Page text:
Sunday, December 15, 2013

“Keep your eyes on the prize for you can’t hit an unseen target but don't forget you’ll pay a price.” ― Bernard Kelvin Clive

One of my favorite stories (that I used for the first time at an ecumenical Thanksgiving service in Winslow, Arkansas, in 1986) is about three little boys standing on the top of a snowy hill looking down at a lone tree at the bottom of the hill.  The boys were arguing about the best way to walk straight to the tree.  One of the boys maintained that you just had to look down at the marks your feet made in the snow.  He argued that if you just put each foot exactly in front of the previous footmark in the snow, you would walk straight to the tree.  So, he proceeded to do just that.  With his head down, and looking only at his feet he walked to where he thought the tree would be.  He missed it by over thirty feet.  Of the two boys remaining, one insisted that you had to turn around and walk backward keeping your eyes on where you had started.  He told the last remaining boy to stand very still while he walked backward down the hill focusing on the boy still standing at the top of the hill.  When he got to the bottom, he was off by more than forty feet.  The last boy, with no one left with whom to argue, just set off keeping his eyes fixed on the tree.  Because the hill was covered in snow, he couldn’t see the large rocks and occasional roots under the snow and he stumbled several times, but each time he got back up, focused on the tree, and, of course, walked straight to it.  Well folks, the tree is Jesus.  Far too many Christians walk through life like the first boy—looking down at everything.  Far too many Christians spend all their time looking at what used to be.  We need to keep our eyes up—focused on the tree that is Jesus Christ.  The Biblical reference is Philippians 3:13-14  “Beloved, I do not consider that I have made it my own; but this one thing I do: forgetting what lies behind and straining forward to what lies ahead,  I press on toward the goal for the prize of the heavenly call of God in Christ Jesus.”  What Paul didn’t say was that we would stumble over and over, but to get back up and keep “straining forward to what lies ahead.”  And back during the sixties, when my wife and I were active in the civil rights movement, there was an African-American spiritual “Eyes on the Prize” with a verse I will never forget—nor should you.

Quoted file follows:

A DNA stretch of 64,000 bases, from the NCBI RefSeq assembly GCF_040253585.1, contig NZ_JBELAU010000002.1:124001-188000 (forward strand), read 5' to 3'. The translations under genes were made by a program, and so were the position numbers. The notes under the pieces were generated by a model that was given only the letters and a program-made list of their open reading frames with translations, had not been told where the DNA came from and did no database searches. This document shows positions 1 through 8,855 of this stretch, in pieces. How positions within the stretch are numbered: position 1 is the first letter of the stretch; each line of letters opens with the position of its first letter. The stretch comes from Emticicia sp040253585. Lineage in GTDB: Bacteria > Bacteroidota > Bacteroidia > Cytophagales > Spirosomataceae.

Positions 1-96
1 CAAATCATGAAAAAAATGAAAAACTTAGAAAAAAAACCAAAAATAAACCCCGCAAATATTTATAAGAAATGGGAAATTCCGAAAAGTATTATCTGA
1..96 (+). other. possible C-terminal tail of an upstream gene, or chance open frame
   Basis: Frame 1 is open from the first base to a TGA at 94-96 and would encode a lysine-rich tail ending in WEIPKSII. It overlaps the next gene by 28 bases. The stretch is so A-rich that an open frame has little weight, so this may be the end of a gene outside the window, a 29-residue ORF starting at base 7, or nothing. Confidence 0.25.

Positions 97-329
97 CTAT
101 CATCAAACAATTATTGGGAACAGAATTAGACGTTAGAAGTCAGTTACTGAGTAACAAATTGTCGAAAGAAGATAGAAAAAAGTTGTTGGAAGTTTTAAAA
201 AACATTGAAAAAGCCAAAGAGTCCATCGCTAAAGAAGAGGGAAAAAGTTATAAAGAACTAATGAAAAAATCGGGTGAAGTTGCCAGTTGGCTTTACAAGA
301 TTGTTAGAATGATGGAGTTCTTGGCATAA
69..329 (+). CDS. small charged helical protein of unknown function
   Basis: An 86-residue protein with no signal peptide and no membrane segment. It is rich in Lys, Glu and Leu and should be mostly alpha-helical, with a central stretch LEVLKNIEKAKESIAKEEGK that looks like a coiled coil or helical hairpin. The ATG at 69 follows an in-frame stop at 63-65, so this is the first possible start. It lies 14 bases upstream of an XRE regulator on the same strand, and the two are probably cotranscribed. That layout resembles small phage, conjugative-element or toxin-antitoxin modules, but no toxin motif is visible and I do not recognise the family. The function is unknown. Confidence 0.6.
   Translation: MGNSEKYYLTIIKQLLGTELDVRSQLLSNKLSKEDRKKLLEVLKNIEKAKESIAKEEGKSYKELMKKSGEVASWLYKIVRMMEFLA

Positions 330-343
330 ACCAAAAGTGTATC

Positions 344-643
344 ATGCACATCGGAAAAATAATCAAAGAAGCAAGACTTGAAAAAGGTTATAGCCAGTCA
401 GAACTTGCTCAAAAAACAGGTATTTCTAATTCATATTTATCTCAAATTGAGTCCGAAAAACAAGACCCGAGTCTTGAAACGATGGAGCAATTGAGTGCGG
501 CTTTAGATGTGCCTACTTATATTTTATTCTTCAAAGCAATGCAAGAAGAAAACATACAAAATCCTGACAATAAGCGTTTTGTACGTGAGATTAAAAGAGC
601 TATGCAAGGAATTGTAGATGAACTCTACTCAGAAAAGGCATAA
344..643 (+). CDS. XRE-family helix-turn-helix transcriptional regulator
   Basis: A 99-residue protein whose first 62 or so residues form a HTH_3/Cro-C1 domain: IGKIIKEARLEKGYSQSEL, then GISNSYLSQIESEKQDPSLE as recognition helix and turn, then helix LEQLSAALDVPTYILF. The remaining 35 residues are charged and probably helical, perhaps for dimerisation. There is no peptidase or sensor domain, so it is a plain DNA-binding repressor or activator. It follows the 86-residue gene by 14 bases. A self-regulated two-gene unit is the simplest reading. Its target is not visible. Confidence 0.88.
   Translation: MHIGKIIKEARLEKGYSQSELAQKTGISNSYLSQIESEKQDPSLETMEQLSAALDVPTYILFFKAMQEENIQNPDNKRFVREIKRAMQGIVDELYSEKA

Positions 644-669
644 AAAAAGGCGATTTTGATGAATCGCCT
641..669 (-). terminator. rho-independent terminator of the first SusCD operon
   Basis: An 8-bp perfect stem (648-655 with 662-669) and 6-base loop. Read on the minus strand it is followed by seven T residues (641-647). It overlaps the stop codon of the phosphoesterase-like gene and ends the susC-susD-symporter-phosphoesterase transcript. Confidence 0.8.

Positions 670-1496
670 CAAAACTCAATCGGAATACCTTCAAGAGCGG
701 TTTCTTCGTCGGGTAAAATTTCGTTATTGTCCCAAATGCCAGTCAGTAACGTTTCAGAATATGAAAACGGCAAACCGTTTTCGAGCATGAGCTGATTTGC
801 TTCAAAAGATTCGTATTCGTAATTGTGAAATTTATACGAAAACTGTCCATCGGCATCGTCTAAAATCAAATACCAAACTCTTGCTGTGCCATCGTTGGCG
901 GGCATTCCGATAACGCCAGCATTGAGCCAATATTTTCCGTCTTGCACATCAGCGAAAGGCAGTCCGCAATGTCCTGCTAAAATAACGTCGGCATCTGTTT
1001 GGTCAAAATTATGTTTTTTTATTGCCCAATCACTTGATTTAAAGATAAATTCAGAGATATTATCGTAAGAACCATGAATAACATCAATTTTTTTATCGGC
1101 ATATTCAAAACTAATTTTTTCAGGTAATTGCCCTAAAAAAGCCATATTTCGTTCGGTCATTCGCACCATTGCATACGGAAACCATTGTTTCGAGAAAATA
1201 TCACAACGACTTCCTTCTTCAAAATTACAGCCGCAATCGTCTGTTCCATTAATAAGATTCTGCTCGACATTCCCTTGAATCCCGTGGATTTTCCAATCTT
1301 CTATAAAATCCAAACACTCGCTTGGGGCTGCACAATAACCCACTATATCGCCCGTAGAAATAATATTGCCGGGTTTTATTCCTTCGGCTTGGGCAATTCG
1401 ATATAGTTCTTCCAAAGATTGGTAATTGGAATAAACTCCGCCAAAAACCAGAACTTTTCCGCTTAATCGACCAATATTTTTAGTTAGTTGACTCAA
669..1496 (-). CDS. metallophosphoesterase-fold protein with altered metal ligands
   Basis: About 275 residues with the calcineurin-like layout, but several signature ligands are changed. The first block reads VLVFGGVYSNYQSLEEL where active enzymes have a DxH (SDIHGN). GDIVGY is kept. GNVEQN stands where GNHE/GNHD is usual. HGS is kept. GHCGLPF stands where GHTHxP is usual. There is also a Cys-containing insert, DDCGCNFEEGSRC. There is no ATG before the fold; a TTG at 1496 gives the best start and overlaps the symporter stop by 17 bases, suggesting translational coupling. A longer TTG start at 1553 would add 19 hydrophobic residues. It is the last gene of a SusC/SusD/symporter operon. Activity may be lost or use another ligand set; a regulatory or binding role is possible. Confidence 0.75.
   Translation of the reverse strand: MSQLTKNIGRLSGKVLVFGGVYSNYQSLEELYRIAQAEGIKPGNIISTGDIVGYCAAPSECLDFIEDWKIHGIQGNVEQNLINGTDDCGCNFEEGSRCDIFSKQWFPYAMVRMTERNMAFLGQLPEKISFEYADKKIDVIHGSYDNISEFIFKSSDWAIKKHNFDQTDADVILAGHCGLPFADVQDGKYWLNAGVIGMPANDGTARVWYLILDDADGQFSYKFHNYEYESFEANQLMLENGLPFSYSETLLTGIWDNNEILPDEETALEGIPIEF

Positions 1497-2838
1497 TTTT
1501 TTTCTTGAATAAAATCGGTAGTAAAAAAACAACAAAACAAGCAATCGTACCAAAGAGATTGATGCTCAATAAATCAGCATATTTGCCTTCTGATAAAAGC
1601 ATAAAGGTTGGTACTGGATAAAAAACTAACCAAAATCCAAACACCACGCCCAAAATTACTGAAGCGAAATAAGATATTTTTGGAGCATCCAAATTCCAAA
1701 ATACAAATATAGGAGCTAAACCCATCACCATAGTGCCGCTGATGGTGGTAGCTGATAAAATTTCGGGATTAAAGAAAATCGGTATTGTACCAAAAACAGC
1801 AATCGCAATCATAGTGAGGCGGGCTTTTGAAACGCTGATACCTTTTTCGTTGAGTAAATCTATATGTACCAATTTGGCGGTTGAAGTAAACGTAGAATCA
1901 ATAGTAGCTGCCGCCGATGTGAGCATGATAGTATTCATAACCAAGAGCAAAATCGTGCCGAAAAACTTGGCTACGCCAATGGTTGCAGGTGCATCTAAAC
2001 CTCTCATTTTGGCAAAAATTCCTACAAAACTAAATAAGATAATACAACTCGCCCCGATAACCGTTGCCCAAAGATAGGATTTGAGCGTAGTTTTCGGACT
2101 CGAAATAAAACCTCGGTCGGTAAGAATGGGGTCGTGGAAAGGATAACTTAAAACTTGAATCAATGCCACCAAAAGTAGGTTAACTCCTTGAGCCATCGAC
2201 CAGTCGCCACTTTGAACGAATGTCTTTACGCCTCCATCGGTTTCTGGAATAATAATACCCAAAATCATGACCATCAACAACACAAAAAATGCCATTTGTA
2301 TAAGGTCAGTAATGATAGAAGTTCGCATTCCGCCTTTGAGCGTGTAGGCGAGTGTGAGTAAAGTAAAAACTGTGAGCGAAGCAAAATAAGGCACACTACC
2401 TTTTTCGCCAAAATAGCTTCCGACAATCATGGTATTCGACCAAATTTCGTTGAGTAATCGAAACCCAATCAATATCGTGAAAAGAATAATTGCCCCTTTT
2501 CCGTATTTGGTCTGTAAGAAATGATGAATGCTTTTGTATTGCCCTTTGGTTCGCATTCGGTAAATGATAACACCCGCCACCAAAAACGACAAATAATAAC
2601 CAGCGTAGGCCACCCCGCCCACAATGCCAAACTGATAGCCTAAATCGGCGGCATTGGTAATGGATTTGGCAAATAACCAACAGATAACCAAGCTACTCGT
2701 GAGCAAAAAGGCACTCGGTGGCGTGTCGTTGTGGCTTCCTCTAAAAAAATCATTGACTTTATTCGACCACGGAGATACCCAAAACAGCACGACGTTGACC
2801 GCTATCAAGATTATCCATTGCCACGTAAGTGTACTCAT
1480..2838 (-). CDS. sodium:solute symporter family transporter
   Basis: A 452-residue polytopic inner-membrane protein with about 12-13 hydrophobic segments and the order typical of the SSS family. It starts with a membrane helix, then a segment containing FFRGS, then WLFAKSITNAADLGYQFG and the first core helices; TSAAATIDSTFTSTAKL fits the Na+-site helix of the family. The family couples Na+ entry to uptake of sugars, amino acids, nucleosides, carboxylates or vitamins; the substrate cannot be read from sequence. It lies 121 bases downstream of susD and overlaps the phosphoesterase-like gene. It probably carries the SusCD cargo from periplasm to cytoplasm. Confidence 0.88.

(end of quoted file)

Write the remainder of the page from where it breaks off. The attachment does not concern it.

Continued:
“Wouldn't take nothing for my journey now, Keep your eyes on the prize, hold on.”
Amen and Amen.

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